first down during the Michigan vs. Northwestern
game Nov. 6.
M 9Hl OT( IN DAV
' . _ . '
;dg aLV.I4 iI I -
I 'U i1 iI 4 IH O
statement released Tuesday.
"Unfortunately, this isn't about
passionate about school spirit, but
1 just plain law."
By Nick Bunkley
Daily Staff Reporter
e Ohio State football team is
heading into Ann Arbor this
Saturday hoping to beat Michigan
and land a spot in a post-season
But on Monday, an entrepreneurf
urban Columbus, Ohio, headed to
District Court in his hometown to fil
against the University of Michigan af
asked to stop selling his line of 20 s
M y "Beat Michigan" products to
Mike McGuire of Powell, Ohio, is
University Board of Regents and theC
Licensing Company in Atlanta, cla
should be allowed to use the "Beat N
He is asking the court to cancel t
trademark of the word "Michigan" a
to the University.
Columbus man hop
The suit alleges that the University is incor,
from sub- rect to say McGuire's products "would dilute
the U.S. their trademark," McGuire said. "How in the
e a lawsuit hell would somebody think that, in scarlet and
ter he was gray?"
carlet and McGuire first sold his "Beat Michigan" T-
Buckeye shirts in 1974, when the Buckeyes defeated the
suing the The University of Michigan federally
Collegiate registered its "Michigan" trademark in
aiming he 1984, University spokesperson Joel
Michigan" Seguine said.
"We can relate to Mr. McGuire's passion'
he federal for 'beating Michigan' in this, the week of
s it relates the annual clash on the gridiron between U
of M and Ohio State," Seguine said in a;
7 nMcGuire registered "Beat
Michigan" as a trademark with the
Ohio Secretary of State in December 1997,
and he has a pending application for a federal
In July of this year, he sent a letter about
his products to OSU's licensing director, who
passed the information on to the University
of Michigan's trademark office.
In August, McGuire received a cease-and-
desist request from CLC attorney Michael
Drucker, acting on behalf of the University. DANNY KALICK/D
Drucker said he could not comment on the LSA junior Erin McWaln gives blood at the Michigan Union yesterday during the 18th annual Blood
case. . Battle between Ohio State University and the University of Michigan.
lawsuit states that in the letter, Drucker
on to allege that purchasers of Mr.
uire's goods would believe that the
See LAWSUIT, Page 1OA
M8tr 1sucAkeyes in
18th aul- 'lood Battle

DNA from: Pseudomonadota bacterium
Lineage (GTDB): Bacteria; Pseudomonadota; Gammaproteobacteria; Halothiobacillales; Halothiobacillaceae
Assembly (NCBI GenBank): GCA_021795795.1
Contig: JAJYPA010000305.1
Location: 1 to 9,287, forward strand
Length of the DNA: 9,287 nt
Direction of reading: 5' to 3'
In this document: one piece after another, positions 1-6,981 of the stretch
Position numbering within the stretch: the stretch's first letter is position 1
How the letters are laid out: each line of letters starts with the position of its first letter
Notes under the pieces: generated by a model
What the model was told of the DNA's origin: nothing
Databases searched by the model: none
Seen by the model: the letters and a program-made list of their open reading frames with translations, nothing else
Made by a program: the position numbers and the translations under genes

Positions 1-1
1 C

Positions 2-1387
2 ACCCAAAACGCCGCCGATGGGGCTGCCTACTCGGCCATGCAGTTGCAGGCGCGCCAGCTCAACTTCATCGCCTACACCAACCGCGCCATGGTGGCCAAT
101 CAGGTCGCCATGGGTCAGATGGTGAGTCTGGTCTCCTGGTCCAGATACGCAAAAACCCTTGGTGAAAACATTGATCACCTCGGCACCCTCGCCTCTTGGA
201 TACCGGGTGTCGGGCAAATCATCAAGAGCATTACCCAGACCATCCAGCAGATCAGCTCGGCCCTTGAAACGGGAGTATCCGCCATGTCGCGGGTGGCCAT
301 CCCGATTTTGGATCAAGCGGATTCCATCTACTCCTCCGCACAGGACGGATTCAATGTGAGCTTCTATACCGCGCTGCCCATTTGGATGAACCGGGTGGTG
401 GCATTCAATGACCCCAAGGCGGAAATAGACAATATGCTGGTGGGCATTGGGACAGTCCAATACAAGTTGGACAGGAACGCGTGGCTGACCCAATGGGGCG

Crowd packs hall
to hear Irish poet
By Jean Lee
Daily Arts Writer
Nobel Prize-winning poet and
Srvard prof. Seamus Heaney packed
crowd for a second time this week
at last night's much-anticipated poetry
reading in Rackham Auditorium. More
than 1,000 members of the University
community lined the aisles and flowed
out into the lobby, delaying the reading
with concerns from the Ann Arbor Fire
Mnrchal and Denartment of Public
In an interview prior to the reading,
Hean.ey said, "You stand up in front of a
strange audience and just hope that the
transition of whatever is inward can
reach out. You hope that the audience can
hear and listen in ... become one ear."
The audience did just that, pausing
and anticipating for Heaney's every
word. Heaney's voice tingled with a
melodious serenity, his Irish accent lin-
gering over what seemed to be low
whisnerina of a storv iust beginning to
By Krista Gullo
Daily Staff Reporter
Enjoying cookie: and juice with a bandage on
her arm, Engineering first-year graduate stident
Linda Bacelis-Bush said she had extra incen.ie to
donate blood during the Red Cross campus blood
"It's a good cause and plus the w hole OSU rival-
ry is always a good reason she said.
In an effort to get studentW to donate blood,
the University of M ichigan and Ohio State
University have joined w ith tei Red Cross to
host the 18th annual Blood Battil between the
The competition was 'started in an effort to
increase the know ledge of bloo:d shortage in
years, growing into one of the most important
blood donation efforts in the metro Detroit
"This is the biggest multi-collection site in the
M idwest," said Stacey Everson, Red Cross region-
al representative for Ann Arbor.
Alpha Phi Omega, a co-ed service fraternity on
c mpus. sponsors the Blood Battle.
Most of the volunteers are from APO, but this
year both Circle K International and Tau Beta Pi
have been involved, said co-chair Laura Mohr, an
This year's goal for the drive is 1,700 pints
of blood in a two week period.
As of Tuesday, the Red Cross had collected
850 pints from numerous campus sites,